Only five European states undisputedly held Great Power status when the twentieth century opened – Britain, France, Germany, Austria-Hungary and Russia. The statesmen of 1815 would have recognized this arrangement, although Germany (then Prussia) had greatly expanded its power and that of Austria (Austria-Hungary after 1867) had shrunk just as swiftly. At the crudest level, the term ‘Great Power’ applied to those states with the greatest capacity for war. Here, in the calculations of diplomats and strategists, the hard currency of power counted: size of population, territory, finance and industrial output.
see Table 1.1
Table 1.1 Total populations of the Great Powers, 1890–1913 (millions)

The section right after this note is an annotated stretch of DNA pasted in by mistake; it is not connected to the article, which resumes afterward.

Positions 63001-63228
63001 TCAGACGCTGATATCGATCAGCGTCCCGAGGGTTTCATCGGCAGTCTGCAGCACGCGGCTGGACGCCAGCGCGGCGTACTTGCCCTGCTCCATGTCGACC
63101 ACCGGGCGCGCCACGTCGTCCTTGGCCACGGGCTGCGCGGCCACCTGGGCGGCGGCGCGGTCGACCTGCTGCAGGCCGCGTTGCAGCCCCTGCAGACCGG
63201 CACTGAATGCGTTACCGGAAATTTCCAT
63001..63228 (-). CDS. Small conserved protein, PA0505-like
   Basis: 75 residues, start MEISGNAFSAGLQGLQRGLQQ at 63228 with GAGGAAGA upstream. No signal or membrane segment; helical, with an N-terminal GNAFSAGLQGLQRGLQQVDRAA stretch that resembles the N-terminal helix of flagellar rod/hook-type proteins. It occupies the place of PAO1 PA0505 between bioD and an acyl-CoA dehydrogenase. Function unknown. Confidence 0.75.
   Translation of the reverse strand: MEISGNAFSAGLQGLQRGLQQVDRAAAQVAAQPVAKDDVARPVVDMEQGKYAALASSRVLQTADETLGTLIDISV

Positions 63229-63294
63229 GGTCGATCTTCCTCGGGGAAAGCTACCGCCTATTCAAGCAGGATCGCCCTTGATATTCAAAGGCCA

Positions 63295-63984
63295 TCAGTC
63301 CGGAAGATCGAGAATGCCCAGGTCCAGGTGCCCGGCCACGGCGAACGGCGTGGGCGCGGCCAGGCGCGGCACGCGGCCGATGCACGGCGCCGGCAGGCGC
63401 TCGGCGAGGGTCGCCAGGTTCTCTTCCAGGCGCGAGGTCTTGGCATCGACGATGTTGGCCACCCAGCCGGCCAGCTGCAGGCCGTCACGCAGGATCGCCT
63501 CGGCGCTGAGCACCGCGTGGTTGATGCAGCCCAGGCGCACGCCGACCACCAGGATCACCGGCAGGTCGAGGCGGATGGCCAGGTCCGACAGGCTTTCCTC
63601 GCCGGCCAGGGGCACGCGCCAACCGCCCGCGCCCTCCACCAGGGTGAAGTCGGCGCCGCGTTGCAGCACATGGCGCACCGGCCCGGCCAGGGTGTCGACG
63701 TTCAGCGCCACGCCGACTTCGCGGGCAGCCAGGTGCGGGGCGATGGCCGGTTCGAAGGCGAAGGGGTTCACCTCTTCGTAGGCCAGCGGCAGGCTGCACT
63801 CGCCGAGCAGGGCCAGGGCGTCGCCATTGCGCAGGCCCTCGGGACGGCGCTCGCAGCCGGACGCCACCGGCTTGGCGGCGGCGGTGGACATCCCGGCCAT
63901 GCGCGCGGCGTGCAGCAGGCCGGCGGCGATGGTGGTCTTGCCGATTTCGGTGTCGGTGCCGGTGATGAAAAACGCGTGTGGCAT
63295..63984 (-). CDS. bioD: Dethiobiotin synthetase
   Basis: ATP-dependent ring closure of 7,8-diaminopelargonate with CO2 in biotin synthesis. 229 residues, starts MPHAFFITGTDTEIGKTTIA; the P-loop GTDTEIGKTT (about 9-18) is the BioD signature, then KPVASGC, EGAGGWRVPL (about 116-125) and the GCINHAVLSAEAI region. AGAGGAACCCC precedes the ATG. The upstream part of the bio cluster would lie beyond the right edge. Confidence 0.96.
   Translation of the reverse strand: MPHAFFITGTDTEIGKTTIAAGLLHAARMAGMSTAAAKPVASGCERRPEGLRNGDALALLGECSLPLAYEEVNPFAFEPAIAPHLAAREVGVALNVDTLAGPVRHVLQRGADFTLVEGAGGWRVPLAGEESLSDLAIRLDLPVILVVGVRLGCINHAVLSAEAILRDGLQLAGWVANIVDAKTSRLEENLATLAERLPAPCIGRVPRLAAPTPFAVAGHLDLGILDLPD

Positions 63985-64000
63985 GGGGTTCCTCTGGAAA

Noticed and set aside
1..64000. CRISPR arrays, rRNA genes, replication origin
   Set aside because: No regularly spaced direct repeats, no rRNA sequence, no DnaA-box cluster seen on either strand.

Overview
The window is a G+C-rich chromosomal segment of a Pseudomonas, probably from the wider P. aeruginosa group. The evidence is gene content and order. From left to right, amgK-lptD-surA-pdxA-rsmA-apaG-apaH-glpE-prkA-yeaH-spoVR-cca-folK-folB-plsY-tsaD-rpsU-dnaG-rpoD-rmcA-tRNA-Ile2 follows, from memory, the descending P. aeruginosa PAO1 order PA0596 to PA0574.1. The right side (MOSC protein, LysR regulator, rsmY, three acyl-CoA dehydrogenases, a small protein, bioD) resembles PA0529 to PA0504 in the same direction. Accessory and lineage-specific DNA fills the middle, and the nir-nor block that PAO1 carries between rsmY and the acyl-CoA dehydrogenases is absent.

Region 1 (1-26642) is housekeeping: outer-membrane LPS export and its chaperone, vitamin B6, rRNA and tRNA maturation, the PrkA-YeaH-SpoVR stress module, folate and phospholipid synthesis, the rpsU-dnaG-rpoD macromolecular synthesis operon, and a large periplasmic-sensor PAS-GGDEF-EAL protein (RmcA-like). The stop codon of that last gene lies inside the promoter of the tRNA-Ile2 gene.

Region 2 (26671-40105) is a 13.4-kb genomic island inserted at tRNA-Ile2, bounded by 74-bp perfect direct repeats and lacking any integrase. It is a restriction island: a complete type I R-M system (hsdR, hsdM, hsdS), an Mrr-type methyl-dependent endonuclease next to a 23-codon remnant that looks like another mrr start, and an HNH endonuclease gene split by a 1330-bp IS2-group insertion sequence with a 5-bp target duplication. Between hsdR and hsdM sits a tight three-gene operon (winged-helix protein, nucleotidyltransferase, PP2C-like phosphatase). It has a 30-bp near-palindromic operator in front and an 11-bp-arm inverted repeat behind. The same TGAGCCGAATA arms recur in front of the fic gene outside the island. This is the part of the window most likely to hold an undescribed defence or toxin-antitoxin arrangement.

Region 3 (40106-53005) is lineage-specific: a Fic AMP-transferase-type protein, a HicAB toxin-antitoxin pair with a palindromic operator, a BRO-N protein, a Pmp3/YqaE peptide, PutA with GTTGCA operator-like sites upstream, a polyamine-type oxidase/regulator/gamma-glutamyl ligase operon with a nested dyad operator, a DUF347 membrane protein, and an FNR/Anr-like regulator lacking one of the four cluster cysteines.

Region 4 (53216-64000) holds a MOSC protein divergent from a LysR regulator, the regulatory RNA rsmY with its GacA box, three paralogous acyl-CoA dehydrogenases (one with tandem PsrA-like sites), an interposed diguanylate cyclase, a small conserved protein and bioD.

On this scale the five did not measure up equally, and clear-cut comparisons are problematic. Russia had by far the largest population, but Britain, France and Germany had large, literate urban populations and this pool of educated workers and soldiers helped to offset numbers in the era of machine production and complex weapons. Still, mass conscript armies recruited on the basis of universal military service required numbers: by 1900, Russia called up 335,000 men annually, Germany 280,000, France 250,000, Austria-Hungary 103,000 and Italy 100,000. Because of the low birth rate in France, its military planners looked on with unease at the growth of Germany’s population. Austria-Hungary suffered another problem – its birth rate was fastest in the backward regions of the empire. France and Britain could call upon their empires for reserves, but the wisdom of the day assumed rapid mobilization and decisive opening battles, in which there would be no time to train colonial levies. Britain, at any rate, with its far-flung maritime empire, did not adopt conscription but instead concentrated on its fleet. Although unable to match the British, all the Great Powers assembled modern battle fleets in the years before 1914, partly in response to real threats, but also as symbols of their place in the first rank of states. Great Power armies required a large manpower pool and high birth rates; battleships, modern field weapons and railways required heavy industry. Britain and France produced coal and steel in quantities appropriate to their Great Power status, even if Germany began to dwarf them both, as well as Russia, by 1914. Austria-Hungary, Berlin’s chief ally, exceeded only Italy in its industrial output. Following unification in 1861, Italy regarded itself as a contender for Great Power status, but while moving steadily towards demographic equality with a declining France, it nonetheless lacked the necessary levels of literacy, secure coal supplies, railways and productive capacity to bear this title with confidence.